Challengers in accommodating the needs in developing country dating no registration
I have mapped out a journey on the long road towards inclusion.
This journey begins with the Salamanca Statement of 1994 and definitions of inclusive education, and takes us through Community Based Rehabilitation and units attached to mainstream schools, to a fully inclusive approach to education from policy through to practice.
For example, even people of high intelligence can be under prepared if their education was disrupted, for example, by internal displacement during civil disorder or a war.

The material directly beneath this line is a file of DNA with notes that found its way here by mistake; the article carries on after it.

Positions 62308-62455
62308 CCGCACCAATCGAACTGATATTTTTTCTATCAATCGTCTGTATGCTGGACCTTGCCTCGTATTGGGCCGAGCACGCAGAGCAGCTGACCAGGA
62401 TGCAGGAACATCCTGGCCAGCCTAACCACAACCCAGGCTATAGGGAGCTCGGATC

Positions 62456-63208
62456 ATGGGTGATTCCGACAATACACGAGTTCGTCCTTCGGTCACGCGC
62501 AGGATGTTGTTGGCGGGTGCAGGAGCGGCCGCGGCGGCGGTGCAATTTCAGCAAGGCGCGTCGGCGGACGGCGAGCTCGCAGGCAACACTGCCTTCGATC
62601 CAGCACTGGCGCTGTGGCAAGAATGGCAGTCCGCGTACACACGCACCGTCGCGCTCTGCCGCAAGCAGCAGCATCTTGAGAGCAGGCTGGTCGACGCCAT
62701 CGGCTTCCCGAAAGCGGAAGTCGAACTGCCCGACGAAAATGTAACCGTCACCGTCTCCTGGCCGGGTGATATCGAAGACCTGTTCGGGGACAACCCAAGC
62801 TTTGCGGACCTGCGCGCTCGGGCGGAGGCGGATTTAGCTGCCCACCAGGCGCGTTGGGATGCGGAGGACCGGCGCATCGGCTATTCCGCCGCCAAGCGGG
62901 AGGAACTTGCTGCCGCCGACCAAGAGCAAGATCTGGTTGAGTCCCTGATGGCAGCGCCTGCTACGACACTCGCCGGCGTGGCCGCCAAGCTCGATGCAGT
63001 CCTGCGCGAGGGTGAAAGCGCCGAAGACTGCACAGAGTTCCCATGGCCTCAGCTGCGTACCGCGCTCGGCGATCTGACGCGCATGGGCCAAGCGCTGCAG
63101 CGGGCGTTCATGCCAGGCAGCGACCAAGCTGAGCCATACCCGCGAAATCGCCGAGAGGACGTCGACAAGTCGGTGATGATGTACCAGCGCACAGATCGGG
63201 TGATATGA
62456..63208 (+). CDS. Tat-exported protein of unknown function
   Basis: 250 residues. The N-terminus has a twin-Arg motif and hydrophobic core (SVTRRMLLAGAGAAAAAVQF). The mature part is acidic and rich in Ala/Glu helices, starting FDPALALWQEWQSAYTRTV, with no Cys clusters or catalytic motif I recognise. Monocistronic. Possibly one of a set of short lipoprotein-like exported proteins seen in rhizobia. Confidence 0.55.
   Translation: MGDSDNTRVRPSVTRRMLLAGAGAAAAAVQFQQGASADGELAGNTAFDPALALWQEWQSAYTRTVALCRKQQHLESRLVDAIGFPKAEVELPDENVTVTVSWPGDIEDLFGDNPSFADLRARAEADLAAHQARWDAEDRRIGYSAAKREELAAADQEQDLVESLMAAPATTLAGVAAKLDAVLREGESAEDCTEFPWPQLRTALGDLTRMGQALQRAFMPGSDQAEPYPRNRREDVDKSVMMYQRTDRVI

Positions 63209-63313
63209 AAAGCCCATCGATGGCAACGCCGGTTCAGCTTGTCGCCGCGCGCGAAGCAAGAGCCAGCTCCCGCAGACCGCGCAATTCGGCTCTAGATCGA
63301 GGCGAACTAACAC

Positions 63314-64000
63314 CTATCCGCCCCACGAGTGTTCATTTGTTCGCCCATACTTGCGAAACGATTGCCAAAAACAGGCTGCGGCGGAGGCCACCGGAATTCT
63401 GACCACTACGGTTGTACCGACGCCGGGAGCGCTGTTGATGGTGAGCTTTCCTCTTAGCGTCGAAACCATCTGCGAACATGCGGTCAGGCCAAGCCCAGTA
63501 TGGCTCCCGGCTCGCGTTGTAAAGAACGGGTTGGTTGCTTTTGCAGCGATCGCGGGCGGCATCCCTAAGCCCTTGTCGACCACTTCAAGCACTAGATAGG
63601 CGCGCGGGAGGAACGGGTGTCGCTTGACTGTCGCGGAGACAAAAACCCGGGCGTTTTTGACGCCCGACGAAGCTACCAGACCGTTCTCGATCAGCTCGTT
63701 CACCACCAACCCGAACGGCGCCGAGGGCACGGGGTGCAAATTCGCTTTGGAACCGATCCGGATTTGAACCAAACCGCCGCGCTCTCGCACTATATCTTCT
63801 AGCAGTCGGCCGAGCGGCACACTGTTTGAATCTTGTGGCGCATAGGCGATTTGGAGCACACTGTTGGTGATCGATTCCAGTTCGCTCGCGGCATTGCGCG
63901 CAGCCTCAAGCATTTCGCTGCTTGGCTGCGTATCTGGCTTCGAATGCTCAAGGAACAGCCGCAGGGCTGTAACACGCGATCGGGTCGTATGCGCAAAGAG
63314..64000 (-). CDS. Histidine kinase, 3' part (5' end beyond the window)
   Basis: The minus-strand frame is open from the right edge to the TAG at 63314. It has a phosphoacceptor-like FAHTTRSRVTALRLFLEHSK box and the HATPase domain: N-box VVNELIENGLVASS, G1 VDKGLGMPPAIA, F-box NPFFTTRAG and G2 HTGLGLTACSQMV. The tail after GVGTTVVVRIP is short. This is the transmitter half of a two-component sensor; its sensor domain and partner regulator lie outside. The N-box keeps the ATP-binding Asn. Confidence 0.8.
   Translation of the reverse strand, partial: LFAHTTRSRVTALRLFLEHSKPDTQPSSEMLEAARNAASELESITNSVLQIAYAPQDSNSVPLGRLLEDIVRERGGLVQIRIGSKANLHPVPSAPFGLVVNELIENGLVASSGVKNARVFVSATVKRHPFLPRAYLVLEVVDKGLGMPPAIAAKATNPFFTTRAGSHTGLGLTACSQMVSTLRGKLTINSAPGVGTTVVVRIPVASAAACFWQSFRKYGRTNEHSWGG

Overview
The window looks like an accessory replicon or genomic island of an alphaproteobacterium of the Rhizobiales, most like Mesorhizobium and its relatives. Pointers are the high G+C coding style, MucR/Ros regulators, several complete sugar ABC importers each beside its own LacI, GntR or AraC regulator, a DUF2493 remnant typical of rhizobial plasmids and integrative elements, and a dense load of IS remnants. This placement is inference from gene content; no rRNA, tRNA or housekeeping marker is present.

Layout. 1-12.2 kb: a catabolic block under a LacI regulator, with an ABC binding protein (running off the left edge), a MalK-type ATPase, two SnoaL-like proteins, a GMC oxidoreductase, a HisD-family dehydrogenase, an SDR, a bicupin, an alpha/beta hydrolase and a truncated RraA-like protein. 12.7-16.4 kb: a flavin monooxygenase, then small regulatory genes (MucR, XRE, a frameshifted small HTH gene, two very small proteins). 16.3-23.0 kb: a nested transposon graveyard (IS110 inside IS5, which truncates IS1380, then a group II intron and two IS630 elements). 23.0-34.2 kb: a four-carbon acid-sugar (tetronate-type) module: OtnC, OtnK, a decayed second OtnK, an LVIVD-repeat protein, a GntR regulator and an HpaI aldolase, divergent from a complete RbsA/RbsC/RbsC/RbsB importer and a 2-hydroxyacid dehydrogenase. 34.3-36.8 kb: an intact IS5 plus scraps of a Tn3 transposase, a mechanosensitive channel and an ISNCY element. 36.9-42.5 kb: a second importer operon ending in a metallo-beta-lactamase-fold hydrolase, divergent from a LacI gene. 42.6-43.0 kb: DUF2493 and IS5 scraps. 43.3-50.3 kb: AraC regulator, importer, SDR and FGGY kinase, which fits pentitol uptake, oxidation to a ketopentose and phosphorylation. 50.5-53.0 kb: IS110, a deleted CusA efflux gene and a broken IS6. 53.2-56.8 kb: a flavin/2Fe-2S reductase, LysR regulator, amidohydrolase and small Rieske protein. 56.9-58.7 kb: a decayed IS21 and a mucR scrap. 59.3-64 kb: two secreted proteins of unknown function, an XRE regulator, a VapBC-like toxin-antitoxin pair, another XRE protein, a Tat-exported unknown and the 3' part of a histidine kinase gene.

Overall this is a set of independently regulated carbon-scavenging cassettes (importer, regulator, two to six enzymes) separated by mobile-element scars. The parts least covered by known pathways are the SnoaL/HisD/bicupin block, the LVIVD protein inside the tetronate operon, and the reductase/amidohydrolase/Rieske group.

Common special needs include learning disabilities (such as dyslexia), communication disorders, emotional and behavioral disorders (such as ADHD and ADD), physical disabilities (such as Brittle Bone Disease, Cerebral Palsy, Muscular Dystrophy, Spinal Bifida, and Frederich's Ataxia), and developmental disabilities (such as autism spectrum disorders and intellectual disability).Specifically, academic challenges included communication with professors, classmates, and staff.Consequently, they have to deal with social isolation when engaging in different group activities.Paper presented at: A Symposium on Development Policy entitled "Children with Disabilities and the Convention on the Rights of the Child" Gustav Stresemann Institute, Bonn, Germany October 27-29, 2000 I would like to start by quoting to you from the recent International Special Education Congress (ISEC), entitled 'Including the Excluded', which took place in July this year in my home town of Manchester."Inclusion is about genuine relationships." "Inclusion is about the intentional building of relationships where difference is welcomed and all benefit." The first statement was made by an 'ordinary' village school teacher from Zambia.